The latest data from Firstmac’s $12.6b loan book shows that the number of Australians on COVID-19 hardship arrangements is steadily falling despite the second wave of lockdown in Victoria. MPA spoke with chief financial officer James Austin about how Victoria compares with other states and why the ACT is doing the best nationwide.
Borrower hardship is undergoing a slow but steady decline
According to the analysis, about 5.1% of borrowers were on either fully suspended or partially suspended rates on July 31, which was down from 5.37% at June 30 and 5.65% on May 31.
“The height of the COVID hardship assistance was the 10th of June and since then it’s been slowly but surely declining,” says Austin.
He says a good number of borrowers have recently decided to come off hardship arrangements after three months rather than extend them for another quarter.
“Quite a few borrowers are saying we’ve recovered our situation, we don’t need assistance anymore.”
“That’s quite a positive sign.”
How Victoria and the ACT stack up
While the levels of those on hardship aren’t dropping in a massive way, they are showing a slow and steady decline across most states, with Western Australia only showing a very slight increase to 5.06% over the month of July.
The number of Victorians on hardship fell from 5.63% to 5.37% in this same month despite the state moving into a stage three lockdown.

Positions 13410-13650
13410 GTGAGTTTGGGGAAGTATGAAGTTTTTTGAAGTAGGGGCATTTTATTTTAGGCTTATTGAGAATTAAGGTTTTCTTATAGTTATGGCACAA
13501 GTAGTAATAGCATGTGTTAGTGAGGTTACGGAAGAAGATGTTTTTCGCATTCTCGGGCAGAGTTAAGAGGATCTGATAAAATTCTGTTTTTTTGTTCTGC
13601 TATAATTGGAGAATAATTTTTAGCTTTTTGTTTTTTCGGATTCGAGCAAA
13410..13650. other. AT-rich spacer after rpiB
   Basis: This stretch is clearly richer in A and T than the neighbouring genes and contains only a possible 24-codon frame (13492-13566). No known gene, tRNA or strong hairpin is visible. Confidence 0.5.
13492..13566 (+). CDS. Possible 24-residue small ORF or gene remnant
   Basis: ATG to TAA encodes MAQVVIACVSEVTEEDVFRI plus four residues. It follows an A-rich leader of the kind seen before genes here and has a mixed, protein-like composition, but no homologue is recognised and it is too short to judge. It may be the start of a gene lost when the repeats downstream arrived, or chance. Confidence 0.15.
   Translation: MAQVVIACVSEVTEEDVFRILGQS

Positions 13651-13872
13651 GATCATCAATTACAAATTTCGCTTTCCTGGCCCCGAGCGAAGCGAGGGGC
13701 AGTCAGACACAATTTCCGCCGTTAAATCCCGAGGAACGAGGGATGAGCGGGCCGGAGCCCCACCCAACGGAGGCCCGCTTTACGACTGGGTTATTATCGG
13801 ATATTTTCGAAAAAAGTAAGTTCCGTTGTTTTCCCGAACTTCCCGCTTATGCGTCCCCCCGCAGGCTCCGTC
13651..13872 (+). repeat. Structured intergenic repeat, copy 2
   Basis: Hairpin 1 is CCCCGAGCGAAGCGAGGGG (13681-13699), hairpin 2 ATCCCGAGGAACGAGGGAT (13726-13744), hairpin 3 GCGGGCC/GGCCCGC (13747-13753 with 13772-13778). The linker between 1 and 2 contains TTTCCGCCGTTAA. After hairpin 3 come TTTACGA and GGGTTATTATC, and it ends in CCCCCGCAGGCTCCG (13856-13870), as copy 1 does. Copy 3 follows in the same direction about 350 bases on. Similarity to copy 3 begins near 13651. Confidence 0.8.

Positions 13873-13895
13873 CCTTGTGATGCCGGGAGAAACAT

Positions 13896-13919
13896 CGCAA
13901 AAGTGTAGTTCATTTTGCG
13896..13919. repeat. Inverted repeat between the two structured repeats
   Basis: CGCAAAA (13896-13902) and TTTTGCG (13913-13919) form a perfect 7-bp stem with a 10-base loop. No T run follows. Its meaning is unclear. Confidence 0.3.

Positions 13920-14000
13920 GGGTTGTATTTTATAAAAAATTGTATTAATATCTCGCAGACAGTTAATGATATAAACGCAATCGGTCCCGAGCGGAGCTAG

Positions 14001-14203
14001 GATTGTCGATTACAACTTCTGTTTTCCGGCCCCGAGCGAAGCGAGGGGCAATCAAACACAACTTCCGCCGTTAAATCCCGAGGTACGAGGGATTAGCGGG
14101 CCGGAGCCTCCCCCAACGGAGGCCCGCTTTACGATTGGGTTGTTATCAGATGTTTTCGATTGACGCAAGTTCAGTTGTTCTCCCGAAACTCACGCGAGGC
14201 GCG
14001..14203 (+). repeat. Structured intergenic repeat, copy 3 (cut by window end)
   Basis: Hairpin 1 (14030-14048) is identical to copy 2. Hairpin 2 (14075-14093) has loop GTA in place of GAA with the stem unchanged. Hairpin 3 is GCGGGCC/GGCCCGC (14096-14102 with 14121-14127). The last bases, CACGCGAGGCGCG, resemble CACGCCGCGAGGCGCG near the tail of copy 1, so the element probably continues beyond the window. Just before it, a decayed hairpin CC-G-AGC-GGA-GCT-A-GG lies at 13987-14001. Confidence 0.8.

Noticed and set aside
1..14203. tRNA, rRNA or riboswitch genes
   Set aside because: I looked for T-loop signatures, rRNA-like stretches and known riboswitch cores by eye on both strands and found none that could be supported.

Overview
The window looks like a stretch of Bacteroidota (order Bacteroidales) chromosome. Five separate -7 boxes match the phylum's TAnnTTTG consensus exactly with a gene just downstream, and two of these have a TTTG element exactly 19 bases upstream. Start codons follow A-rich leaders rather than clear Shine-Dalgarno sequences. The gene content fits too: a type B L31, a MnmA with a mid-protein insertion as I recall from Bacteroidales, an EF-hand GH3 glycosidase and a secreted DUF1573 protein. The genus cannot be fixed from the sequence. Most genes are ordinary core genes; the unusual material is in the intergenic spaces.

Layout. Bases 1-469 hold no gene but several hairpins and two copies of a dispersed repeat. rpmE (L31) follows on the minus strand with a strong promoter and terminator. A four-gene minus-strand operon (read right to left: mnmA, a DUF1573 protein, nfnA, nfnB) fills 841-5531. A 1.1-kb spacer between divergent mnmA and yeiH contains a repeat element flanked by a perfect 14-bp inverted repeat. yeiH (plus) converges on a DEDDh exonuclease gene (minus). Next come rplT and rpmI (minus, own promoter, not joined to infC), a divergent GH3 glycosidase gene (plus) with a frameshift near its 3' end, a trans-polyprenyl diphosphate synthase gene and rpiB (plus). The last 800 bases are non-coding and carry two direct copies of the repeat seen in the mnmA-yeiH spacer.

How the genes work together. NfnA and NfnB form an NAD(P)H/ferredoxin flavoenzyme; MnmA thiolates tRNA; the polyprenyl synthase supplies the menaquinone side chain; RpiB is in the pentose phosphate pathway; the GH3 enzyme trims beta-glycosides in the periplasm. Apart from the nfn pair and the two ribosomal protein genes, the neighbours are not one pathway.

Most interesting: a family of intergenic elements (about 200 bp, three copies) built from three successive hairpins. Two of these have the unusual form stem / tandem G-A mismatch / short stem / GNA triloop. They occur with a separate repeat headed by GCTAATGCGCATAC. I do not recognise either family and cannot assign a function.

This could indicate that those in adverse situations had already applied for hardship earlier in the pandemic, says Austin.
But even throughout early August, when the state moved into stage four lockdown, the rate of Victorians on hardship remained fairly stable at 5.4%.
“I would have expected that the tide was going out with an approaching tsunami but that hasn’t proven to be the case.”
“The other most noticeable difference across the states is the ACT, which is lowest by a country mile.”
As of July 31, just 2.05% of ACT borrowers were on COVID-19 assistance; less than half the 5.63% of NSW borrowers on hardship arrangements.
Austin says this is probably due to much of Canberra being linked with government related industries where job losses haven’t been as significant as they have been in the private sector.
Brokers are playing a vital role in assisting customers
While 5% of Firstmac borrowers represents about $600m worth of loans, roughly half of the borrowers on hardship packages are still making partial payments, with about one in five of those on COVID-19 assistance deemed to be in a more serious situation than others.
With the pandemic throwing a vast number of Australians into financial uncertainty through no fault of their own, he says there has probably never been more of a need for good customer service from brokers than there is right now.
“These borrowers are good borrowers in a bad situation.”
“The more that assistance in whatever form it takes can be communicated and managed, then the better that is.”